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This week, in honor of the holiday, we’re looking at a subject you can really sink your teeth into…
It’s Halloween, so let’s talk about monster movies. The problem with most classic feature creatures is their limited interpretability. Frankenstein’s monster, the werewolf, even the zombie — they can bear the burden of only so much metaphorical meaning before they spring back into their (un)natural shapes, resisting further mythic weight. (The mummy, in particular, remains so stubbornly itself — it’s not designed to stand for anything, it’s always and forever a mummy — that the concept resists reinvention; even the Brendan Fraser movies, for all their oodles of CGI, constituted an expensive homage, right down to the 1930s setting.)
The vampire, though, remains nigh-infinitely malleable. This monster can be used to explore anxieties about mortality, infection, deviant sexuality, appetite, parasitism, addiction, class warfare, bad romance… If the metaphor has limits, we have yet to glimpse them.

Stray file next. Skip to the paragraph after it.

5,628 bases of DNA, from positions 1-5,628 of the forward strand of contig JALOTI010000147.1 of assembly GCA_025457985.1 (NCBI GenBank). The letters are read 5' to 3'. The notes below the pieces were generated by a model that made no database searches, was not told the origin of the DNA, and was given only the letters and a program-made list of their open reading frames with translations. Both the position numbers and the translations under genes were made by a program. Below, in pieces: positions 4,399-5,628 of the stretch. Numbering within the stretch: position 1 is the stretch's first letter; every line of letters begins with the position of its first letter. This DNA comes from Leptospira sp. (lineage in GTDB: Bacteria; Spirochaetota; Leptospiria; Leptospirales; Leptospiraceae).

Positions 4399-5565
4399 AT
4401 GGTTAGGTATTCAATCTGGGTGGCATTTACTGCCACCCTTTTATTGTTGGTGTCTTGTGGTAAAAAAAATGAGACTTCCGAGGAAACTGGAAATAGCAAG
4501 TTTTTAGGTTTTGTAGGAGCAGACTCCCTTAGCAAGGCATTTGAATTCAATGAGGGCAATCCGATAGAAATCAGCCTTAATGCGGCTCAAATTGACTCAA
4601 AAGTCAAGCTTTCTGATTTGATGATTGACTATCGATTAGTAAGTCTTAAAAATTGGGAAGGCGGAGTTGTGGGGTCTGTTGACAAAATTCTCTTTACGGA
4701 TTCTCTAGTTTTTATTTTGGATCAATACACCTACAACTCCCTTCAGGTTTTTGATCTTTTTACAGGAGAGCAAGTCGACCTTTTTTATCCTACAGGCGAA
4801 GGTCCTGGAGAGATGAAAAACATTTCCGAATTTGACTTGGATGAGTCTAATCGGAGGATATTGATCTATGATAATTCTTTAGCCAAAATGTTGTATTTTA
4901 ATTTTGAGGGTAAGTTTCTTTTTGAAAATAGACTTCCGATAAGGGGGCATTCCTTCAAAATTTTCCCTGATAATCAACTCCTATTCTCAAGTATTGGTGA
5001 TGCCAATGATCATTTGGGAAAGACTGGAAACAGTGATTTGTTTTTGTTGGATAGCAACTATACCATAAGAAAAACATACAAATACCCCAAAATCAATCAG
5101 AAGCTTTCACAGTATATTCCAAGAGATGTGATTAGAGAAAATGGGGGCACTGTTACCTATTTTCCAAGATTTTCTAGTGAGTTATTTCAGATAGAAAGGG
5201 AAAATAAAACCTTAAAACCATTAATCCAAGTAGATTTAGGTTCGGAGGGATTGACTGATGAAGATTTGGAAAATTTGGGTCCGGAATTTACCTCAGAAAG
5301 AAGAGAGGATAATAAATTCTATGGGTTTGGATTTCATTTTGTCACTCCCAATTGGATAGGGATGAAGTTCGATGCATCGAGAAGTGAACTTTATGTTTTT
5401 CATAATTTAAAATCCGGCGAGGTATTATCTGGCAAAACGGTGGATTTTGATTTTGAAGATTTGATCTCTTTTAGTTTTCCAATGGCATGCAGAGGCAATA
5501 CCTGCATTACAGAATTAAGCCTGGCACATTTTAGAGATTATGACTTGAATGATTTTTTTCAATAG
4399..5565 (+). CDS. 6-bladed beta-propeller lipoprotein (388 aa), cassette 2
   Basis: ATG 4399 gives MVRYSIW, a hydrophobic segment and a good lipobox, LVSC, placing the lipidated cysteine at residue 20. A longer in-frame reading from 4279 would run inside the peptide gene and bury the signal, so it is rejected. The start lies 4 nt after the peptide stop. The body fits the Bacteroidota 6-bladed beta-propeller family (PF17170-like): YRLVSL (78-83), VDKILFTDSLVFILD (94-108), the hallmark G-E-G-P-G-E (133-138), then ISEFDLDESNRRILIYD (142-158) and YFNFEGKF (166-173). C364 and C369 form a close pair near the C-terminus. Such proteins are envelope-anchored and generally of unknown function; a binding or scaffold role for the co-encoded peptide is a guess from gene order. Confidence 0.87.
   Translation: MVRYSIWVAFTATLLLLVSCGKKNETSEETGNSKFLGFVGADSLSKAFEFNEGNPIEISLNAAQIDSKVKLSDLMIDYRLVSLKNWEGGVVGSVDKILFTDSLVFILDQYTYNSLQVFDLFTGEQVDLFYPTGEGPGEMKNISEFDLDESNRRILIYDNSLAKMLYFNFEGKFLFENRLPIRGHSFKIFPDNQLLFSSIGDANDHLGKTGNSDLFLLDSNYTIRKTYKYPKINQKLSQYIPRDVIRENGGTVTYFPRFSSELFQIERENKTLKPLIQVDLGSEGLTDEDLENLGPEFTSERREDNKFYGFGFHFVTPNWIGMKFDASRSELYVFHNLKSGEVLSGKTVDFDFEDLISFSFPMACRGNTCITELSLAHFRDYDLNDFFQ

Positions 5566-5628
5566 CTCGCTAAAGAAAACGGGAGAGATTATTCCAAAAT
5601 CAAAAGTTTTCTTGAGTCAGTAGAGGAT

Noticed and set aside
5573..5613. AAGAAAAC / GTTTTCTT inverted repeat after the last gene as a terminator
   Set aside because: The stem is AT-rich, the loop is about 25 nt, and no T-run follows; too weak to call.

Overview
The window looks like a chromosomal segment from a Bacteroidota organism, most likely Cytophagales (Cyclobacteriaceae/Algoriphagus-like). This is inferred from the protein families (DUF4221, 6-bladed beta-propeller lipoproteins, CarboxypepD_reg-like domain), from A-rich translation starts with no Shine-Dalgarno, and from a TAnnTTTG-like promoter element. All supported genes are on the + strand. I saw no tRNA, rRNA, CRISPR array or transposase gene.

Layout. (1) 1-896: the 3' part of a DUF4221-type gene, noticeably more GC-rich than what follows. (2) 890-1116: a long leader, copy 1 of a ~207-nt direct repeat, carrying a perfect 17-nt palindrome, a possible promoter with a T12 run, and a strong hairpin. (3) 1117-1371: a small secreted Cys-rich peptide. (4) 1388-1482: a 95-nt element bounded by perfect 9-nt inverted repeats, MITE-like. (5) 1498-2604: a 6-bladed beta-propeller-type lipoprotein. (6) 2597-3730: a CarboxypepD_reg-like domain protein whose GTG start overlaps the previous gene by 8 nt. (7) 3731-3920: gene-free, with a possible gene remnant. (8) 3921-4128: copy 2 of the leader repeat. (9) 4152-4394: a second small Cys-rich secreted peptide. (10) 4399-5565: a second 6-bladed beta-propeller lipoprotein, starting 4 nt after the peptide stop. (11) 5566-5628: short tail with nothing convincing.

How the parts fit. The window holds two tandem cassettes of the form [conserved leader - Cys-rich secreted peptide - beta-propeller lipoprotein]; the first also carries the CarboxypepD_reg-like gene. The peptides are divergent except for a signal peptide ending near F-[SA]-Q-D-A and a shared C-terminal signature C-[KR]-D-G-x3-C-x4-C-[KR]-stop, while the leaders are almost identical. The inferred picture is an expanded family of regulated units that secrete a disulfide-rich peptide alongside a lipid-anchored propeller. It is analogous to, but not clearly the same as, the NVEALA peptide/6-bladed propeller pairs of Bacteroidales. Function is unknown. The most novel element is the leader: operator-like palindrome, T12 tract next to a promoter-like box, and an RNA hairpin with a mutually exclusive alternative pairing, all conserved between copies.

This protean aspect makes the vampire myth irresistible to filmmakers, all eager to put their stamp on the genre. It has proven equally alluring to academics looking to track and explicate the myriad permutations of the bloodsucker’s polymorphous perversity.
Now the grand-daddy of these pop-academic studies has arisen from its unholy slumber to wreak havoc on Netflix queues the nation over. For before there was Vampire Forensics (2010) by Mark Collins Jenkins, before there was Nina Auerbach’s Our Vampires, Ourselves (1995), there was The Vampire Film, the pathbreaking critical survey by Alain Silver and James Ursini, first published in 1976 and reissued periodically in revised and expanded editions. The fourth edition — subtitled “From Nosferatu to True Blood” — was unleashed on an unsuspecting world last month. And it is a delight, even for the casual horror fan.